Castle repossessed from Craig Whyte goes on sale

DISGRACED ex-Rangers chief Craig Whyte’s former Highland castle has been put on the market with an asking price of £1.1 million.

Craig Whyte's former Highland home, Castle Grant, has been put up for sale. Picture: Hemedia
Craig Whyte's former Highland home, Castle Grant, has been put up for sale. Picture: Hemedia

Last week the businessman was forced to give up the historic 14th century building after reportedly failing to pay the mortgage.

He and his former wife Kim purchased the 35-acre property near Grantown-on-Spey for £720,000 in 2006 with a 110 per cent mortgage of £800,000.

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But she moved out after their marriage fell apart, and he was refusing to pay the £7,000-a-month mortgage for two years.

The Bank of Scotland raised a legal action against him last year after he failed to make the repayments from 2012.

The battle came to an end at Inverness Sheriff Court last Tuesday when Whyte finally agreed to repossession.

Now, estate agents Strutt & Parker are looking for a new owner for the castle, although they admit that a lot of work needs to be done.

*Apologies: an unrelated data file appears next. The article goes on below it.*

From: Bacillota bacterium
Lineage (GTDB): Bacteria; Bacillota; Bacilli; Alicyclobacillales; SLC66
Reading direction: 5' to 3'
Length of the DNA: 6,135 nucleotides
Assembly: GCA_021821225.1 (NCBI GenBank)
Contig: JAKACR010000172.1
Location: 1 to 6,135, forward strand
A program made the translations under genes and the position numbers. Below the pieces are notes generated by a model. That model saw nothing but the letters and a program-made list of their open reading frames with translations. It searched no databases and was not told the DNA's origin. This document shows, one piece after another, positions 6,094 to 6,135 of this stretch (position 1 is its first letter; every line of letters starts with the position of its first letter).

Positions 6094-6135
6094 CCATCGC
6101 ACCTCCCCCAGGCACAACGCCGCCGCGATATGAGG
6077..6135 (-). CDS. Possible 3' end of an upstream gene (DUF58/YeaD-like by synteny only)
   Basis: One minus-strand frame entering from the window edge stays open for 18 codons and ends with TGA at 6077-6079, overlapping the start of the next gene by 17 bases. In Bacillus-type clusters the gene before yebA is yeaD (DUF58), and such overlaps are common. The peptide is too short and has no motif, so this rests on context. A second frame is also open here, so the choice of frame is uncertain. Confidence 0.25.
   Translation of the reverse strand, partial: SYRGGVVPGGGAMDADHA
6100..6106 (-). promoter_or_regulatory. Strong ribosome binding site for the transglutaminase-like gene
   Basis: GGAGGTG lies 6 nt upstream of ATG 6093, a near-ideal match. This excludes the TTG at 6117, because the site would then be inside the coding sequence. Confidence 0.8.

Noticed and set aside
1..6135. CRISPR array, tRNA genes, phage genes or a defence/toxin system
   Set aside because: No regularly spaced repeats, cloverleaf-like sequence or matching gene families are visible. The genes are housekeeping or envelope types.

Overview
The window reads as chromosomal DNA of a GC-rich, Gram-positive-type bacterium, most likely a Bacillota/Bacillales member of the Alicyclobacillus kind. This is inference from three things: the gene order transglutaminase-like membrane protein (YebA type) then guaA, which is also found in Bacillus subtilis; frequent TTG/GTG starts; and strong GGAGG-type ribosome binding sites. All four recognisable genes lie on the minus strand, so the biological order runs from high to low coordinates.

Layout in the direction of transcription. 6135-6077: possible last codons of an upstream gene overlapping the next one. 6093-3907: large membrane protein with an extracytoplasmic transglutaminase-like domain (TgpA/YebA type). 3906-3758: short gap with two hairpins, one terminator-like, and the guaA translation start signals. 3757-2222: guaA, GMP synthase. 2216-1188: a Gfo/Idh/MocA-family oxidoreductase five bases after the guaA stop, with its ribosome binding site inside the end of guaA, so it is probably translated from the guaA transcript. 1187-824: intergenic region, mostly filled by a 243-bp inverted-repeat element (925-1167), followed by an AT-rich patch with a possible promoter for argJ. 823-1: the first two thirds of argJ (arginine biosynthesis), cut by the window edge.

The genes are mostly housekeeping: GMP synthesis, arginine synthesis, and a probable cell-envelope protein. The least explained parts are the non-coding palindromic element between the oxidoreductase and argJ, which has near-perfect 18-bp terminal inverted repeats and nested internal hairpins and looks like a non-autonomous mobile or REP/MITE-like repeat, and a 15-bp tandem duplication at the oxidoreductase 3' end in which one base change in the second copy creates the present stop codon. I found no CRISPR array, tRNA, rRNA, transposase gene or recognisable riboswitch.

Kevin Maley of Strutt & Parker’s Inverness office said: “It is clear that a number of improvements have been made, however a large part of the property remains undeveloped and a significant amount of investment will be required to finish this off.

“Castle Grant is a wonderful property which is absolutely ripe for development which could lead to it being one of the premier private houses in the UK.”

Castle Grant is the ancient ancestral seat of the the Chiefs of the Grant Clan.

The castle has had a number of additions added over the years, with the largest expansion taking place in the 1750s.

This latter expansion enclosed the main building, and attached the two outer buildings to the south, creating “wings” on the south side which now enclose the courtyard.

Mr Whyte sought help from his father Tom who supervised workmen as they cleared the castle of his belongings.

The clear-out included reportedly the siphoning off of oil from the central heating system and ripping chandeliers from the ceiling to be transported back to his London home.